Please welcome Naima Haviland! Thanks for being with us today. First, would you tell us a bit about yourself? What area of the country do you live in, do you have a family, pets, etc.
Oh, thank you so much for inviting me! I just moved from the Florida panhandle back to the state of my birth, Pennsylvania. My father is a published poet who lives nearby in Pittsburgh, and we enjoy talking about the craft of writing. I live to serve two dogs named Mini and Beanie, and they answer to a cat named Yardcat.
Are you a coffee fiend, or do you have another “addiction” you must have on your desk at all times?
Music and a deck of cards. When inspiration strikes, I move my fingers from my solitaire game to the keyboard.
Is your education relevant to your writing, or have you branched off in something entirely different to create? How would you best describe your books?
Readers can expect immersive worlds and complex characters; however, my plots go in unexpected directions. I bend genres, cross genres, and mix them. Some of my novels could be called paranormal romances but they’re also definitely horror novels. I’ll mix vampires with folk magic and history; or modern gothic with erotica. Or I’ll start a short story as a romance and finish it as a time-traveling mystery. My fashion career influences my writing in that you always know what everyone’s wearing, and until recently, everyone looked like a model. But in my latest novel, which has been called a steampunk romance, the lovers have physical challenges you don’t usually see in a romance novel.
Tell us about your most recent publication.
The Name I Chose, is a novel of passion and peril set in an alternative Victorian England. Bold inventions usher in a new age, while genetic and cosmetic sciences reinforce an age-old class system. For the rich, immunity to disability and disease justifies their hold on power. Upper-class beauty, Philomena Paulson appears perfect but she has secrets only her disfigured music teacher, Mordecai Michaeleson, understands. Acceptance, trust, and a passion for music compose bonds of forbidden love between them. When chance discovery of Philomena’s darkest secret provokes an act of shocking violence, Mordecai is framed for the crime. In my latest novel, I manage to combine romance, a steampunk London, a criminal underworld, body positivity, and social justice. This creative journey was a wild ride for me, and I hope people enjoy reading it as much as I enjoyed writing it.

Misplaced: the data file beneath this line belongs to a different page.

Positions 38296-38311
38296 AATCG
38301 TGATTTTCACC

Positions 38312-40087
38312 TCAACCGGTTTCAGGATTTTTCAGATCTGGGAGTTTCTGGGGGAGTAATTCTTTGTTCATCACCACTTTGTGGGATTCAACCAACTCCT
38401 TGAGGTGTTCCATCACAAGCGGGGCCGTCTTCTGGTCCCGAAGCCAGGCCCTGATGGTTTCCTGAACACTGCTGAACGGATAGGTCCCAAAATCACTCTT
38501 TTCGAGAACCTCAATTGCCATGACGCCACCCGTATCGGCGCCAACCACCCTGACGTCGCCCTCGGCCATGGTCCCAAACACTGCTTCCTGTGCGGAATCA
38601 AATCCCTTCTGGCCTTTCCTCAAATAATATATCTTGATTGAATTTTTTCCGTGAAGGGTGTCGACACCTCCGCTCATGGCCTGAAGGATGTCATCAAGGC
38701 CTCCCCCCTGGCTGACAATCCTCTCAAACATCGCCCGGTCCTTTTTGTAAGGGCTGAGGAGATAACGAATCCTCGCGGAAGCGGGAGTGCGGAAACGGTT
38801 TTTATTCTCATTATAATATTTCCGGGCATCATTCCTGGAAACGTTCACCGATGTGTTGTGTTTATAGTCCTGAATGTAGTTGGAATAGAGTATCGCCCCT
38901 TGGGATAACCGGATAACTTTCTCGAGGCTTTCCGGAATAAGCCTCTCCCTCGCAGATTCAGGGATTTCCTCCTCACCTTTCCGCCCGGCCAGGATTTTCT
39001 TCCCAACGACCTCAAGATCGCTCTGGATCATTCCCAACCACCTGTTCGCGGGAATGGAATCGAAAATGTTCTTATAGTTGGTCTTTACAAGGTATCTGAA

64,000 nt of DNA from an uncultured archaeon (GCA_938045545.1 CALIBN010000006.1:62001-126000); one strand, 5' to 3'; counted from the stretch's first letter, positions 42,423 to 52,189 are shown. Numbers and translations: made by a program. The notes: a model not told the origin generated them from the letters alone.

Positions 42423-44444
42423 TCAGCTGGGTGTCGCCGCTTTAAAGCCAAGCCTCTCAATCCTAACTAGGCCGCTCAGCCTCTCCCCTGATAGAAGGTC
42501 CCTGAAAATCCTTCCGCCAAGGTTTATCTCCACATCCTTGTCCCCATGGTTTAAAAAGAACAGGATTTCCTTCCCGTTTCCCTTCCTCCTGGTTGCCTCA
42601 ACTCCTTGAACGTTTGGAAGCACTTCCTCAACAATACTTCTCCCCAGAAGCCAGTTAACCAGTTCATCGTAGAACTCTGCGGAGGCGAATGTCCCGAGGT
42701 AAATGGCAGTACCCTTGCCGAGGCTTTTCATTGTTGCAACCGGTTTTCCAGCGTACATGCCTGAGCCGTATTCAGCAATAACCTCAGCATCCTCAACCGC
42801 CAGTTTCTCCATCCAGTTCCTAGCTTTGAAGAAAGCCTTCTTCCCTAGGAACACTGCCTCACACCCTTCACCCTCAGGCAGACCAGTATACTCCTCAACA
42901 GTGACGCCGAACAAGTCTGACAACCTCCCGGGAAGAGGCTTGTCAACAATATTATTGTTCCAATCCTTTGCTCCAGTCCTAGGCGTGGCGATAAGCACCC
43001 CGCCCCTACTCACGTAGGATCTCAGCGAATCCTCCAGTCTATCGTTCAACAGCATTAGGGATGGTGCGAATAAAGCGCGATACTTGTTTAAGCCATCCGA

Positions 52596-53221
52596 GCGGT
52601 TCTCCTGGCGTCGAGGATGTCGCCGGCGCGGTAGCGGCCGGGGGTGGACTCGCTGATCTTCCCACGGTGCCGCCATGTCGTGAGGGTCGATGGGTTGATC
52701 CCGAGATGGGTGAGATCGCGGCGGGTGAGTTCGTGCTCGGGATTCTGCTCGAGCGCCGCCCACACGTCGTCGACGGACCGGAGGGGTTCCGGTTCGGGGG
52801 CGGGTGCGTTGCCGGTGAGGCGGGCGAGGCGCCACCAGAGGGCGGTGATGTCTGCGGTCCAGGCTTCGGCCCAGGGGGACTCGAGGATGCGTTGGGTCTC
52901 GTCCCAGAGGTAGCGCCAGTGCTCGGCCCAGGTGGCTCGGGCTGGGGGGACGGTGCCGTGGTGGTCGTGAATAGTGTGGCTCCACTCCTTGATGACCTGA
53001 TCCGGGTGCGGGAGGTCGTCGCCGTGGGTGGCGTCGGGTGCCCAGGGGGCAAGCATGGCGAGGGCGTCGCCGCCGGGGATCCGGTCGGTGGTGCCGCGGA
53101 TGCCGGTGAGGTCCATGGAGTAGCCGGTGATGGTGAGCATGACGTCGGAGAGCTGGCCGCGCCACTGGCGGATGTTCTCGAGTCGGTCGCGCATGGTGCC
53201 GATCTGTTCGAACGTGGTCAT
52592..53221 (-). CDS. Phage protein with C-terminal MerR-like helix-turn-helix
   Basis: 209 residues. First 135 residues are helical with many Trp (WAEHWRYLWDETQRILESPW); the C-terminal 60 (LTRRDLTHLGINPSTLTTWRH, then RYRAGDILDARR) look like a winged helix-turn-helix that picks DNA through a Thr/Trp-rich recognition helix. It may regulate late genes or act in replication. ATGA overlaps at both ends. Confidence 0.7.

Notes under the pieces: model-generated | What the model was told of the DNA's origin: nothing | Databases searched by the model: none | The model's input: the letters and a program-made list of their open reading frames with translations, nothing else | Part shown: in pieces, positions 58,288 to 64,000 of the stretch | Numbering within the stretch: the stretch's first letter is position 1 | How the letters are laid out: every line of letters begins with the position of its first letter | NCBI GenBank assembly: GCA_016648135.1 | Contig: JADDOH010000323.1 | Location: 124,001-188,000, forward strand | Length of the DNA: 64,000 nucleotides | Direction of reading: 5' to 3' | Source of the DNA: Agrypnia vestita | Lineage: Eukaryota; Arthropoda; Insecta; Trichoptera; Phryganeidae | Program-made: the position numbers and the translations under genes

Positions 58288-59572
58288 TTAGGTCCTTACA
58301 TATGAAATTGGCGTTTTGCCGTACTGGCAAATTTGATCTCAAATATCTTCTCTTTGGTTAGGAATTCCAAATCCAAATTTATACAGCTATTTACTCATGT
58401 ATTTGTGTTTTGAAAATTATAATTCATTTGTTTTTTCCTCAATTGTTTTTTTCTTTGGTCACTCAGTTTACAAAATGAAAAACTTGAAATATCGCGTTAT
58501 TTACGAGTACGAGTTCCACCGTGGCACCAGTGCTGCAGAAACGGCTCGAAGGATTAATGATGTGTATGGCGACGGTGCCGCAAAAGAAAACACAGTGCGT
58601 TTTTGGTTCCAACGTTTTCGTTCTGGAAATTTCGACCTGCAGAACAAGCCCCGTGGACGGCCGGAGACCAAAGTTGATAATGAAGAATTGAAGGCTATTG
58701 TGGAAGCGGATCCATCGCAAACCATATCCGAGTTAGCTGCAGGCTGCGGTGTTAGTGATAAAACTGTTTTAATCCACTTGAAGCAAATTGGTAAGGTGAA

What inspired you to write this story? What interesting thing did you learn or research to write it that you didn’t know before?
The idea came in a story dream, which is just my brain entertaining me. This dream was about a naïve and disadvantaged young couple eloping in Victorian times. As the omniscient viewer, I knew the strangers chatting them up in a pub were bad news. I woke up before I could warn them. So I decided to write their story.
I brushed up on menswear in the gilded age. Ascot ties were in. Stock ties were relics of a bygone era. In The Name I Chose, an eccentric thug named Callum adopts vintage fashion as his signature style.
What’s your favorite thing about the book featured here today? Any special memories you have in the creation of it?
My earlier novels and my anthology are dark, and while I am proud of them, I’m excited by the lighthearted nature of The Name I Chose. There’s a refreshing optimism woven through this new novel, despite the dark intentions of its villains. My recent short stories hinted at a new direction in tone, but The Name I Chose is my first full length adventure embodying this playful spirit.